Second, concentration of desirable genes. Unlike other breeds that have concentrated on expanding their genetic makeup, the Irish Black and Red breed is built on concentrating levels of “homozygosity” of genetic traits rather than the “heterozygosity” of genetic traits. By doing so, the ability of the Irish Blacks and Reds to transmit desirable genetic traits to their offspring is much greater than bulls of other breeds.

Third, fertility. “Our first experience with the cattle – when we used just two bulls to breed 140 cows – holds true today,” he says. “We see the same results in fertility – in both our bulls and females — today that we did then.”

Fourth, carcass quality. Irish Blacks and Reds consistently score extremely high for desirable carcass genetics, particularly in tenderness and marbling.

Fifth, marketing flexibility. “The advantages of owning these cattle gives you so much versatility. There is nothing we've found that will do as well as these cattle will as productive females. And there is nothing that will do better on feed than these cattle. They possess superior performance and outstanding carcass quality. “I've fed a lot of these cattle,” says Gould. “Their cut-outs, yield grades and quality grades are far superior to industry averages.”

Sixth, environmental flexibility. Today, breeders of Irish Blacks and Irish Reds can be found in every production environment in the United States. The breed is resistant to high-altitude sickness, and won't succumb to “brisket” disease when turned out on high-altitude rangeland. The cattle are also being successfully produced in such faraway regions as Canada, Mississippi, Florida and Texas. “I'm not aware of a climate anywhere where these cattle won't acclimate and do well,” says Gould.

“The cattle have hair enough to withstand winter, yet they slick off to handle the heat.”

Together, Gould and Boney market about 80 bulls and 80 females to a select group of clientele in 22 states. To ensure the genetic purity of the breeding program for the future, commercial customers must sign an Trade Mark License agreement that requires them to castrate all bull calves sired by Irish Black bulls.

“Our customers appreciate the years of investment we've put into this breeding, and understand that it's in everyone's best interest to ensure only the genetically purest Irish Blacks and Red – not crossbreds – get perpetuated as breeding stock.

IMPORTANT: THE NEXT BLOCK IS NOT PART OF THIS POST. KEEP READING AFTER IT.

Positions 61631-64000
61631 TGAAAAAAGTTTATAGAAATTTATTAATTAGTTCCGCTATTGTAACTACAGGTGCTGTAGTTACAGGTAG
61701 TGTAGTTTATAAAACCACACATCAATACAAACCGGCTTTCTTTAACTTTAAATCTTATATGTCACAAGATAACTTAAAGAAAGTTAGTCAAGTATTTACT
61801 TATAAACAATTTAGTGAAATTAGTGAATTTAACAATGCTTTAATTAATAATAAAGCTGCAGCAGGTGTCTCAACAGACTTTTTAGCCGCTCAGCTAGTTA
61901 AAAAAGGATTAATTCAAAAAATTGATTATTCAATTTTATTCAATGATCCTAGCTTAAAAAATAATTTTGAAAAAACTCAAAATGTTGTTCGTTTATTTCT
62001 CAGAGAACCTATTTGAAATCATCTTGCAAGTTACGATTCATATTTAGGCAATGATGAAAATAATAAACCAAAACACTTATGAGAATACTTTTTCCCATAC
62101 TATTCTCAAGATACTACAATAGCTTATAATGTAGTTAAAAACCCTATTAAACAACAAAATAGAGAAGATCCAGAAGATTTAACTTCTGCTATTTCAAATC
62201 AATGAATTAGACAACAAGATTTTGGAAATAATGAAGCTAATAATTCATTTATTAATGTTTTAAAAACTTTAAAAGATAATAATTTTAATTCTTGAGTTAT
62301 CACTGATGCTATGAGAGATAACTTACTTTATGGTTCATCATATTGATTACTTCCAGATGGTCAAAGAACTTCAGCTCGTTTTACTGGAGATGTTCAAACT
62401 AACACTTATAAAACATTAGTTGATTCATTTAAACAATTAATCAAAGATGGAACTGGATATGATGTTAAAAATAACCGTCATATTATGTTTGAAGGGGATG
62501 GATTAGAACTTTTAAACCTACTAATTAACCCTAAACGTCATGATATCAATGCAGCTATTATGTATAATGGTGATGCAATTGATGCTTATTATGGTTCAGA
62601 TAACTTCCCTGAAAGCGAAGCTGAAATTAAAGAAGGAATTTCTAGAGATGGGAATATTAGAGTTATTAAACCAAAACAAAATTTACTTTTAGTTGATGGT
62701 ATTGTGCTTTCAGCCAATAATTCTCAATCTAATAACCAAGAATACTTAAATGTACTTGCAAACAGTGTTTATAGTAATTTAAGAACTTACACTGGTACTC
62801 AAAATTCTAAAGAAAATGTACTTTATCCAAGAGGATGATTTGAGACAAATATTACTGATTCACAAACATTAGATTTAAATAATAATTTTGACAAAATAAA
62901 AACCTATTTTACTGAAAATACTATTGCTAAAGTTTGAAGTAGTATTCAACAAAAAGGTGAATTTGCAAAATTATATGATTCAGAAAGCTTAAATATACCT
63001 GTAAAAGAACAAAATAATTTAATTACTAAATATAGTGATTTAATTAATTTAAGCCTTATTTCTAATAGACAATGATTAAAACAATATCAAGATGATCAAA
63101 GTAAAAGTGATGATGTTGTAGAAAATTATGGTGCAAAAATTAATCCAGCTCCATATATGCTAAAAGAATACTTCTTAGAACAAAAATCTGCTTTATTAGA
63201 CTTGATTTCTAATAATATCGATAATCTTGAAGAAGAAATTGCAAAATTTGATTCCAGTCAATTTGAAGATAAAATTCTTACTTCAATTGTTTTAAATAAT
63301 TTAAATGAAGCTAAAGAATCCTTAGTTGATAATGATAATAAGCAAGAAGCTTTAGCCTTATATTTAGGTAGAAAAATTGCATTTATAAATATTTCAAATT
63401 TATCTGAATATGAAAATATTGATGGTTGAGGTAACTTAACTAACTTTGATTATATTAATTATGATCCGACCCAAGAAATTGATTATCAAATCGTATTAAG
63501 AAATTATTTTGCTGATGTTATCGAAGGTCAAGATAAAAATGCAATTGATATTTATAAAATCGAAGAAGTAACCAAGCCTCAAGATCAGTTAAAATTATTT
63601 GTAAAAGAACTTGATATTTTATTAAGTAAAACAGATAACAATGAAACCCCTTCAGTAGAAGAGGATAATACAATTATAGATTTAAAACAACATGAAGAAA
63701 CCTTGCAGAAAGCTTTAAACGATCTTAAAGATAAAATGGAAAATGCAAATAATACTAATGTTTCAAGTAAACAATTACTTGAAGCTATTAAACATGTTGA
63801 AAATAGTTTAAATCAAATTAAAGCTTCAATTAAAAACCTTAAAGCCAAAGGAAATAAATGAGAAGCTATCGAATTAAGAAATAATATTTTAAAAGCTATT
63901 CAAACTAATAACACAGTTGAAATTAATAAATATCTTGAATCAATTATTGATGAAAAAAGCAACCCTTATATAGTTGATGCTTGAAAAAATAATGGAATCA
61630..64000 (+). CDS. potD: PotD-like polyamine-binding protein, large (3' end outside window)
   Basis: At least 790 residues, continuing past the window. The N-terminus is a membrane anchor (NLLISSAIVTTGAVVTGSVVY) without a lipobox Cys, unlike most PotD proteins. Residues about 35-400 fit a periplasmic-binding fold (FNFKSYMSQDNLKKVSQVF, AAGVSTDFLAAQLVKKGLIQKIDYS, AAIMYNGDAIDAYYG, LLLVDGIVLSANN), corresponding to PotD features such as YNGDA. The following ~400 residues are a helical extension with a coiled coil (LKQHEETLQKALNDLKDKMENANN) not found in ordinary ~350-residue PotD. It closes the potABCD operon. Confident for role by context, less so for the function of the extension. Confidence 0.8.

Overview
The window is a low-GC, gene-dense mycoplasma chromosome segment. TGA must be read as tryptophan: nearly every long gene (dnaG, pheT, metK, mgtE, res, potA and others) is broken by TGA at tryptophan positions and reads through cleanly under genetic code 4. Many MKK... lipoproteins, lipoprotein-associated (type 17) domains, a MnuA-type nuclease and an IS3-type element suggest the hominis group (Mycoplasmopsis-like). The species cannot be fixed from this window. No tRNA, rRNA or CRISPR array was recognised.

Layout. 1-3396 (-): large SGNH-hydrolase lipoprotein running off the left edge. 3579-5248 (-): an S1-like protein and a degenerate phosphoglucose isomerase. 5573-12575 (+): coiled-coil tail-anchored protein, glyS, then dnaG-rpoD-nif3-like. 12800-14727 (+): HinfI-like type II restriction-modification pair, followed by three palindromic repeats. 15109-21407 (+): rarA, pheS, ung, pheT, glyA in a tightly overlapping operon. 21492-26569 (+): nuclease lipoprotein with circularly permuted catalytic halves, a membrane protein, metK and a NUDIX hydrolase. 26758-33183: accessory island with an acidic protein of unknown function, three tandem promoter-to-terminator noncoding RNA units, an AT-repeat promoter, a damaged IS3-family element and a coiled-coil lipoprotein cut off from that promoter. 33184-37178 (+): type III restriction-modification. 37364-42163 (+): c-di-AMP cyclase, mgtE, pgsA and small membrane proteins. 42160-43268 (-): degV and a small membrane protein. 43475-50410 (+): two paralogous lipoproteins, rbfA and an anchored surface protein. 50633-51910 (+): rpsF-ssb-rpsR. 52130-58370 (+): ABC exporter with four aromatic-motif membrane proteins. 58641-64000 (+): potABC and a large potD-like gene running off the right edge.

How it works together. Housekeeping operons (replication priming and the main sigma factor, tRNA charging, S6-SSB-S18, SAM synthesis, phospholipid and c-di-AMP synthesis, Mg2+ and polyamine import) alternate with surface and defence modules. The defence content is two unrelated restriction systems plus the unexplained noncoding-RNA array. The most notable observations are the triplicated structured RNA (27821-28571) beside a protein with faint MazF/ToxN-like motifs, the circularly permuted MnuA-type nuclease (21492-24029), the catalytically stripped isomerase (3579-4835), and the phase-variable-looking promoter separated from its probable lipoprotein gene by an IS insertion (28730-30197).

“We have a couple of important goals that we'd like to accomplish with this breeding program, and they understand that it's in everyone's best interest to ensure only the genetically purest Irish Blacks and Reds – not crossbreds – get perpetuated as seedstock,” says Gould.

“We want people to understand that there are some genetic options out there that they can use to straighten out some of the problems they've faced in using other breeds or breeding programs.

“Most of the people who see these cattle tell us that Irish Blacks and Reds are the best-kept secret in the beef industry,” he says. “That could be. The most difficult challenge that we face is simply getting people to take a look at them. Once they do, and we show them the performance and the cut-out data, they are sold. We very rarely have anyone show up who doesn't end up buying some of these cattle.”

Adds Boney, who has spent most of his life building Irish Blacks and Irish Reds into pre-eminence:

“The demand for quality beef that is tender, well marbled and tasty far exceeds our industry's ability to supply it,” he says. “It has been proven that people will pay the added price to get a consistent source of such supply. We look forward to visiting with those who recognize the true value of genetic investment we have made in this breed, and understand what the true value of these cattle is to today's marketplace. That would not only make it more profitable for the people producing registered Irish Blacks and Irish Reds seedstock, but also for the commercial producer who deserves a more clear-cut opportunity to raise high-performing, profit-making, fool-proof cattle that excel in beef quality.”